Todays volatile supply market continues to carry significant risks. Commodity prices continue to bounce back and forth. A center-led organizations responsibility is to help insulate the field facilities from this volatility while ensuring on-time, quality deliveries. An energy company in Canada came up with the solution of incorporating a hedging function within the procurement organization. Analyzing steel, copper, and other purchases across the enterprise, the company can now take financial and physical hedges to better manage the cost volatility in the marketplace.


The fragmented nature of a utilitys procurement turned out to be a big problem when the CFO mandated significant cost reductions across the enterprise. Nobody owned the spend. The decentralized procurement organization did not even have a VP of Supply Chain and was sitting under the Office of the Controller.

Realizing such an ambitious cost savings goal was going to be difficult under the current organizational structure. Instead, the utility needed to transform the supply chain function to one that owned the enterprise spend but was nimble enough to react to market conditions. Cross-functional buy-in from business units was imperative. The new organization would need to: Break down silos by engaging directly with the Business Units Add value to the Business Units by sourcing the right suppliers at the right price to maximize performance, quality and sustainability (Total Cost of Ownership) Implement a category management model, combining enterprise-wide spend for similar materials, goods, and services and selecting the optimal mix of suppliers for these natural buying groups Standardize practices, align technology, leverage spend, and achieve savings across center-led supply chain processes. Create a culture of performance-based metrics and results


Copyright 2011 Power Advocate, Inc. All rights reserved.


The newly appointed VP of Supply Chain recognized this undertaking as a transformational shift in the way they thought about and managed their spend and supply chain processes. It would impact the entire enterprise, not just the Supply Chain. However, since this initiative was cost-savings driven, the VP of Supply Chain needed to identify enterprise-wide spend and gain visibility across categories and suppliers. Spend aggregation across the organization demanded a technology that complemented the transformation focus and would not complicate matters. People: The VP of Supply Chain began the transformation by building up the organization from the ground. The centrally led plan had to be de-centrally executed. This required a massive change management effort with relentless reinforcement of the Future State of the Supply Chain. She created a Road Map to explain what success looks like. Since the existing processes were changing, she expected the existing skill sets to shift. Approximately 60% of the Supply Chain was retained but required retraining of skill sets. The training focused on creating a learning environment to develop employees and build leaders. This was accomplished through the assembling of cross functional project teams and the design of a rotational program to move employees between groups to learn new skills. Process: To execute a center-led change required the examination of existing processes to not only identify the gaps but to understand the balance of responsibilities between the corporate office and the business units.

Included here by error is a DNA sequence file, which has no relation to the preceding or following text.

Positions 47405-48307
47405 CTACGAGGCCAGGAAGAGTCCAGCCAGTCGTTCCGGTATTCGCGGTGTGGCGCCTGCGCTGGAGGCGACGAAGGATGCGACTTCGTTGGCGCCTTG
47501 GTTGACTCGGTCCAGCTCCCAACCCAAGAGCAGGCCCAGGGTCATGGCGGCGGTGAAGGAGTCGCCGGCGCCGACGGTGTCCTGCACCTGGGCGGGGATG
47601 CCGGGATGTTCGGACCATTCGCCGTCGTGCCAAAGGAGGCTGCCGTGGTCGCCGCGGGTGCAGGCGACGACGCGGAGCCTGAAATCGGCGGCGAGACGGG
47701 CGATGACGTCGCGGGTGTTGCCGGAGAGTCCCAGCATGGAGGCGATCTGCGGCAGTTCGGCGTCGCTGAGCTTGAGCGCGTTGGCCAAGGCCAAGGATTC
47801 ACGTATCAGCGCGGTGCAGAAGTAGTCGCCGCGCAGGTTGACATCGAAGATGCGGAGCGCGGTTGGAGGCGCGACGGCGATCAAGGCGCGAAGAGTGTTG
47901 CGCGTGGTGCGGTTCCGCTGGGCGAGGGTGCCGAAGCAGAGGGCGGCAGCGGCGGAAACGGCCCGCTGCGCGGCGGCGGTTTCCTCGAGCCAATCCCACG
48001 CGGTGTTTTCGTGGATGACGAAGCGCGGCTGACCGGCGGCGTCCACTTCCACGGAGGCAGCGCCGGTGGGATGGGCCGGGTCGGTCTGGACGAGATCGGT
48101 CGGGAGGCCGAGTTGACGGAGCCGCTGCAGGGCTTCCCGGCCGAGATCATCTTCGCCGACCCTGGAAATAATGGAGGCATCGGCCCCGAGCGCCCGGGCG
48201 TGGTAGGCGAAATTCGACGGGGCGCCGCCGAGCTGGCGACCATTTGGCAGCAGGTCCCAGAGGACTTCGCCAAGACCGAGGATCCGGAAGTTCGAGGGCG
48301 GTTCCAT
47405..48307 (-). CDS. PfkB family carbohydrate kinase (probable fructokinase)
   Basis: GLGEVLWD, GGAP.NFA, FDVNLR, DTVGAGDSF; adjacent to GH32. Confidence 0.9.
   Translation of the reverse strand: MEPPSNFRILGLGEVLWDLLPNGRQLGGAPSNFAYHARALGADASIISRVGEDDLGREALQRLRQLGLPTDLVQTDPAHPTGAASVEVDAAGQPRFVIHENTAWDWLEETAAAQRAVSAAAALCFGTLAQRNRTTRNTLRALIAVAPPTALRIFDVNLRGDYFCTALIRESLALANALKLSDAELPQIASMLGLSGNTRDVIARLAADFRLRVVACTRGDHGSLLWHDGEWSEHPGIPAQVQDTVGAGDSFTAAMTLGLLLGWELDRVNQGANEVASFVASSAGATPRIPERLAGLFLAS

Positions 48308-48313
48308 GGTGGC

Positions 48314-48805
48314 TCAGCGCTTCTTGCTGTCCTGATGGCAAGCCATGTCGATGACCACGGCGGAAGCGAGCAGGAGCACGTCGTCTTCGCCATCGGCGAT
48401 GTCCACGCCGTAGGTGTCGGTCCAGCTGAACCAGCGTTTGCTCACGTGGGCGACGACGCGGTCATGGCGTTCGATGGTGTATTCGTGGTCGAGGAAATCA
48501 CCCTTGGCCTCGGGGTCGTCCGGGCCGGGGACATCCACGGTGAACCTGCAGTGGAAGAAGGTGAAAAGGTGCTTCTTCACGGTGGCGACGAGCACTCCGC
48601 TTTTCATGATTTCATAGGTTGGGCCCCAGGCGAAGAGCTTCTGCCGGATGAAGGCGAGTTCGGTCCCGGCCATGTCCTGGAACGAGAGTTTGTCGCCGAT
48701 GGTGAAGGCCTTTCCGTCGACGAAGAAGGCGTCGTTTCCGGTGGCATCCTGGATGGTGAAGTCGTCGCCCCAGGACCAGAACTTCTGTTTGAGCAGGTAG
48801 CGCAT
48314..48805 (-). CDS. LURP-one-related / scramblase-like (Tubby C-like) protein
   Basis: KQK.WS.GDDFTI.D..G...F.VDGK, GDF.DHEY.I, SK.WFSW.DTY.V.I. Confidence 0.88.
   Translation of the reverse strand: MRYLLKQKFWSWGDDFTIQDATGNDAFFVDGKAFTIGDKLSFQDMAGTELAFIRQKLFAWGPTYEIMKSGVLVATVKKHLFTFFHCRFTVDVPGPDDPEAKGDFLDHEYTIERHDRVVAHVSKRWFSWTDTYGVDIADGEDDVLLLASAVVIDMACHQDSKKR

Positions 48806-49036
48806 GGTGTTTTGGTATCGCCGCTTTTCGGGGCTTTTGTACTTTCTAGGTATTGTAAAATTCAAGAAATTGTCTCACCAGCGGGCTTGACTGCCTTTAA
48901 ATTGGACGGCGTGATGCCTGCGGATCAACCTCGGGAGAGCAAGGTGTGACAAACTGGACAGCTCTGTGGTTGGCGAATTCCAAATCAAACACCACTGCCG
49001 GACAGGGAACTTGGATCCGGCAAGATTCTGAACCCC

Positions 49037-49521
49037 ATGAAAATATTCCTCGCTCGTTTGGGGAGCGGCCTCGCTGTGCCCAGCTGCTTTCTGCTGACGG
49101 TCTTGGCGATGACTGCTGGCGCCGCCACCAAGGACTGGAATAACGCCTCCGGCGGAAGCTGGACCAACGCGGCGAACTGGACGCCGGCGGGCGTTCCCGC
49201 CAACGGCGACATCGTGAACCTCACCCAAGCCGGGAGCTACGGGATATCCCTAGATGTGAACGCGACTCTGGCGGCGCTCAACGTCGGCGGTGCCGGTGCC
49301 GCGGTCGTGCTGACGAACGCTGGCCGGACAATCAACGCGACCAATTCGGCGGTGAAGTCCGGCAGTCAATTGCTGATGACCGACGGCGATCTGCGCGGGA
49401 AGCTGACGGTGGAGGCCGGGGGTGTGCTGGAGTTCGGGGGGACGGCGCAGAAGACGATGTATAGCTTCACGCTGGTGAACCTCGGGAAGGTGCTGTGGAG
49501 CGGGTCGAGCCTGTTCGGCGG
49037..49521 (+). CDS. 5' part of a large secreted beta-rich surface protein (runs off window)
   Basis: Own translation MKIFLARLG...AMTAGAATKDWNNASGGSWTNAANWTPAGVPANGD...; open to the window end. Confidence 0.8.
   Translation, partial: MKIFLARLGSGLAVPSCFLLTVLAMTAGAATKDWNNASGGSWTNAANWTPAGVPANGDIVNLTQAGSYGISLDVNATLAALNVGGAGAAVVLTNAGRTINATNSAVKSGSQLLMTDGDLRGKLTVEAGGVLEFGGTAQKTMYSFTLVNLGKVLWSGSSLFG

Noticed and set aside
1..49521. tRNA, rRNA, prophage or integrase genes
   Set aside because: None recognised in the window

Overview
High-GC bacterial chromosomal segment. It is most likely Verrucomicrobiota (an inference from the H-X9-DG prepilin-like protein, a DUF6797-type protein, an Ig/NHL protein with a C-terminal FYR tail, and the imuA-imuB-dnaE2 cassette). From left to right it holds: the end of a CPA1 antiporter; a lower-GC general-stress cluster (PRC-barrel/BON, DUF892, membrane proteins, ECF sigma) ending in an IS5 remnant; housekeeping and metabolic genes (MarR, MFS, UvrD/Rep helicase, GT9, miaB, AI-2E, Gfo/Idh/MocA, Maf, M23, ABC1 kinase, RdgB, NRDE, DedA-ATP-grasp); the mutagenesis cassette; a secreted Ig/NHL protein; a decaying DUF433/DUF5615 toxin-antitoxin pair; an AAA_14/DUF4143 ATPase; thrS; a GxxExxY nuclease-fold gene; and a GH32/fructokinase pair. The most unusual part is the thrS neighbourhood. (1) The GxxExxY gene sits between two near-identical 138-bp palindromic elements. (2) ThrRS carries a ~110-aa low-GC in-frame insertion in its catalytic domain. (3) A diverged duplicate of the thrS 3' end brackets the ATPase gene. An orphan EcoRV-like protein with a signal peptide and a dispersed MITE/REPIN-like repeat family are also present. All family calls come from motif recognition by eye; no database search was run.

Supply Chain
Long/Short Term Planning Category Management Logistics & Inventory Management Procure to Pay Supplier Management Support Services

Standardized Operations
Warehousing Procurement

Enterprise-wide Center-led
Contract Labor Managing Contracts

Tools: The technology needed to augment the people and process efforts without disrupting or diverting the momentum. The client turned to the PowerAdvcoate Energy Intelligence Platform to supercharge their transformational efforts. During the design, PowerAdvocates Spend Intelligence established the spend in various categories across the enterprise. Sourcing Intelligence promoted greater collaboration and partnership with the Business Units. Finally, category profiles and strategies were created leveraging Cost Intelligence and delivered through Market Intelligence to increase collaboration among category teams.

In the two years time, our client has transformed from a fragmented tactical responsive organization with no ownership of spend to a center-led organization partnering with the Business Units and using analytics to drive decision making. They have successfully identified and executed upon the CFO mandated savings targets.

PowerAdvocate continues to innovate around the support of center-led organizations. As the center-led model becomes increasingly used across the energy space, our applications (along with our in-house team of energy procurement experts) are well positioned to enable success for our customers.


Copyright 2011 Power Advocate, Inc. All rights reserved.


For more information, please contact PowerAdvocate: Paul Schuster (857) 453-5720 direct (857) 453-5656 179 Lincoln Street Boston, MA 02111


About PowerAdvocate
PowerAdvocate provides supply market insight and solutions to energy companies to optimize financial results. We combine best-in-class information, innovative technology,and expert services to save our customers money. PowerAdvocates Energy Intelligence Platform and advisory services span the energy value chain in Fossil & Environmental, Nuclear, T&D, Oil & Gas and Renewable Energy.